mozdev.org


Pete, some comments:

With the Communicator suite, we're deliberately using multiple
contents.rdf files to make life easier for us as we compose packages,
i.e., so that we don't have to clobber or overwrite the contents.rdf
file when a new package gets added (like we were doing before with the
modern skin RDF file in order to get AIM in).   For simpler apps (i.e.,
most everybody else), you can still get away with a single RDF file like
before.  In fact, I wouldn't recommend that most apps follow
Communicator's example, since you're probably only dealing with a single
package, and you aren't having to worry about supporting two builds
(commercial vs. mozilla).

The directory structure within the JAR is completely flexible.  You
don't have to match the subdirectory structure we're using.  You can
make up your own if you want.  Heck, you can put all the files at the
top level if you want.

Apps that don't care about localizability don't have to have a locale at
all.  Similarly, apps that don't care about having multiple skins don't
have to have a skin at all.  I think it's important for that to be
mentioned, since app writers may just want to hardcode a particular look
(or language) for their apps.  You only need to register all three types
if you plan on supporting multiple locales and skins.  You can even just
have a content portion to your app and then load the global skin
stylesheets to get your pluggable looks and feels.

Your comment at the bottom of the page makes it clear to me that you
have problems with the current system. We know it's too complicated, but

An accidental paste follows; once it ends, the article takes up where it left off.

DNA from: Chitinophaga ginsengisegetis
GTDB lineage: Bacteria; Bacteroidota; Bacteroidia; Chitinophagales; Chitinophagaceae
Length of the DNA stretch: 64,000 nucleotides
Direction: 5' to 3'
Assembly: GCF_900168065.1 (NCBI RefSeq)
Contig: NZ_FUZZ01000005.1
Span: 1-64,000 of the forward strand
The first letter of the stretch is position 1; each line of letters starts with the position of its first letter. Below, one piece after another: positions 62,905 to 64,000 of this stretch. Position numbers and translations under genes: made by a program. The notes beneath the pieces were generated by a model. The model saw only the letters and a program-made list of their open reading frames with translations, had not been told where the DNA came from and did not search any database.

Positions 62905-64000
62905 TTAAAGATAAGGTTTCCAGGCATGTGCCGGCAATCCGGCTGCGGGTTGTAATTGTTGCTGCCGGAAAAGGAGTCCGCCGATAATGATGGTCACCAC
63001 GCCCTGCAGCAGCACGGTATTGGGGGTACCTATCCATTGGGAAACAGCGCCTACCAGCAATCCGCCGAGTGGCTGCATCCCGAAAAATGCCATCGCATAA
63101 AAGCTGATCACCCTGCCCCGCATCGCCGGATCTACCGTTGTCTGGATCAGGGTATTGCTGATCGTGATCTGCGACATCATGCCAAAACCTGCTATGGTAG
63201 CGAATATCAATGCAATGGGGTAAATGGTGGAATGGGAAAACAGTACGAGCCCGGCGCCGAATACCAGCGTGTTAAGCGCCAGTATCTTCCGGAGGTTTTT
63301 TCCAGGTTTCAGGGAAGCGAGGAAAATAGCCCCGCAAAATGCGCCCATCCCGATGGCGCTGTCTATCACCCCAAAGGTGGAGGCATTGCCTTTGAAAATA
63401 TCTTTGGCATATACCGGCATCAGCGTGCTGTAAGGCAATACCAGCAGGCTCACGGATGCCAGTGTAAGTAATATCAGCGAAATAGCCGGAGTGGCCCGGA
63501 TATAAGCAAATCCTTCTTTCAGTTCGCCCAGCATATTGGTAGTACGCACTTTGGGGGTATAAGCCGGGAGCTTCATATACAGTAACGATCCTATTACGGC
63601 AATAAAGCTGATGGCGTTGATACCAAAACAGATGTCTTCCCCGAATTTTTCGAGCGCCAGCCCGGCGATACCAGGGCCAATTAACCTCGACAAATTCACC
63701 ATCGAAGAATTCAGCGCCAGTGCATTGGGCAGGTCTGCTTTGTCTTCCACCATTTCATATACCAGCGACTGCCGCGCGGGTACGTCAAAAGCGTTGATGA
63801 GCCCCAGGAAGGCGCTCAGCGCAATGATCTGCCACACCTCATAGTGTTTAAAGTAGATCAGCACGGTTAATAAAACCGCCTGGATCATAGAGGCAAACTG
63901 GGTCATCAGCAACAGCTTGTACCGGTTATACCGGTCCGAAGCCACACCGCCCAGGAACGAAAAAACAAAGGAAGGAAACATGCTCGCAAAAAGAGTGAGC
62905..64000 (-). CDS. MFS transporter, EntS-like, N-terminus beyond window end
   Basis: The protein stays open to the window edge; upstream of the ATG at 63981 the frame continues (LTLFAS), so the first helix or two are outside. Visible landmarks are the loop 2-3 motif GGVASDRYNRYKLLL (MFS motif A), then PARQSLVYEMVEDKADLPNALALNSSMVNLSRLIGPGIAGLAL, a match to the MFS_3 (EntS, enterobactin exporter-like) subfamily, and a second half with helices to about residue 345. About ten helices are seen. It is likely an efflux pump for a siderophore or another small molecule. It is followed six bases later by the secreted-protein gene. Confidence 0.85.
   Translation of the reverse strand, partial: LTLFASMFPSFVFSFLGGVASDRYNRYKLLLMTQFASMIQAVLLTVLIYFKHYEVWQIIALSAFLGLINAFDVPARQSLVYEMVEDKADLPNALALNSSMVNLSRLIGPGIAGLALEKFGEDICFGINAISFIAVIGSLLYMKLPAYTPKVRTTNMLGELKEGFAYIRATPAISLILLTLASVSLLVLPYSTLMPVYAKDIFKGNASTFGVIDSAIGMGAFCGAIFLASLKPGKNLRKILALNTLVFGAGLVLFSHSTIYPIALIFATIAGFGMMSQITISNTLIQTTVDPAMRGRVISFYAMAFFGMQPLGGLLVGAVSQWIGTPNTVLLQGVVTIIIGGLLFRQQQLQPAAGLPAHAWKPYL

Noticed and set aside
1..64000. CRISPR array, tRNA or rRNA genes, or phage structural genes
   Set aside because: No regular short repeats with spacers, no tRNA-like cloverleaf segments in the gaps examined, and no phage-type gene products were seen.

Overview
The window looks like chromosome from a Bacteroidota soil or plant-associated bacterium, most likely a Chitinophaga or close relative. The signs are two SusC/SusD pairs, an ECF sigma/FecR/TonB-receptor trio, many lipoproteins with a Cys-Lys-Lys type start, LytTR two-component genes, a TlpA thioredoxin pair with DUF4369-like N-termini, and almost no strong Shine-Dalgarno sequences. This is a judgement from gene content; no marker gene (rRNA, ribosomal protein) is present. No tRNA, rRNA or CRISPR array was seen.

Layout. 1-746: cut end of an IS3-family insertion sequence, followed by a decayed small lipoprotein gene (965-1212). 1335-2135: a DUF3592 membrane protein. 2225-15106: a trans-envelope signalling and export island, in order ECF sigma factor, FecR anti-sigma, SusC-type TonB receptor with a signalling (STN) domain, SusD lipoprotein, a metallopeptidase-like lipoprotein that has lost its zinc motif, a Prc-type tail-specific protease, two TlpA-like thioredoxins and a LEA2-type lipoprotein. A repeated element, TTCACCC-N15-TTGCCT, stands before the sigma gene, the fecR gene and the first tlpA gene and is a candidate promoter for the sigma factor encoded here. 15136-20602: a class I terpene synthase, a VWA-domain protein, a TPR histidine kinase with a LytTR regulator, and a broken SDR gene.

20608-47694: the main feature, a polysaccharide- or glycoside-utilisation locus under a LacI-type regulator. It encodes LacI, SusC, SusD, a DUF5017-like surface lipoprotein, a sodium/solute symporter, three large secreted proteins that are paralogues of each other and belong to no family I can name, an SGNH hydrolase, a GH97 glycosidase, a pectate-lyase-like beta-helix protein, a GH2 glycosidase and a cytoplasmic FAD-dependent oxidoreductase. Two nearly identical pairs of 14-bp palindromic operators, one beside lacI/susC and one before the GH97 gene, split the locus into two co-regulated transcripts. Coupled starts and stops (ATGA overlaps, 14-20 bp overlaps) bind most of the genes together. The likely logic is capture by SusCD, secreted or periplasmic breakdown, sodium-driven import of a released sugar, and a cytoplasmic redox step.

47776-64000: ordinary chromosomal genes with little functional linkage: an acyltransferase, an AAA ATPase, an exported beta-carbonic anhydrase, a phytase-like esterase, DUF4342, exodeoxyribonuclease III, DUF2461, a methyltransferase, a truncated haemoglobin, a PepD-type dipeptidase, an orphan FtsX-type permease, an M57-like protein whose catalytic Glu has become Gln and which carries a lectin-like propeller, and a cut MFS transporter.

right now we're hamstrung by Netscape 6, and we aren't being allowed to
change it any further.  What you're seeing is a mess right now, because
we're trapped midway between the old way and a newer way that's going to
be simpler (but isn't yet because we're not being allowed to do any more
work on it).

We're working towards evolving the installed-chrome file into a new file
type called a XAP (XUL application) file.  The idea is that you'd
double-click on a XAP file and launch an app.  The XAP file would be a
simple text file that would list the chrome packages that should be used
and the components that would be loaded.

The syntax will also be simplified, e.g., you won't have to say nearly
as much in the XAP file, e.g., you'll just list a set of paths to chrome
files, and I'd register everything I found there.  I hope to eventually
even make the RDF files not be a requirement (unless you want to specify
your package/skin/locale name/author/preview info or dynamic overlays).

Remember, this is all work on "mozilla the platform", and so Netscape
doesn't care about it right now.  Maybe once the pressure is off
Netscape management to shove a browser out the door, they'll be more
interested in the idea of a platform, but right now they just don't
care.  Given how long it's been since we shipped a browser, who can
blame them? :)

We'll be targeting these changes and improvements to packaging at
Mozilla 1.0 (along with change to XUL and XBL to bring them up to 1.0,
changes that will likely even make Mozilla 1.0 XUL and XBL incompatible
with Netscape 6).  Mozilla 1.0 will be the base from which real XUL apps
will be developed.  Netscape 6 is just a browser built on top of an 0.x
platform that has not been finalized.  So have patience.  The system
will be simplified as we approach the real 1.0 of the platform.

Cheers,
dave
(hyatt@netscape.com)



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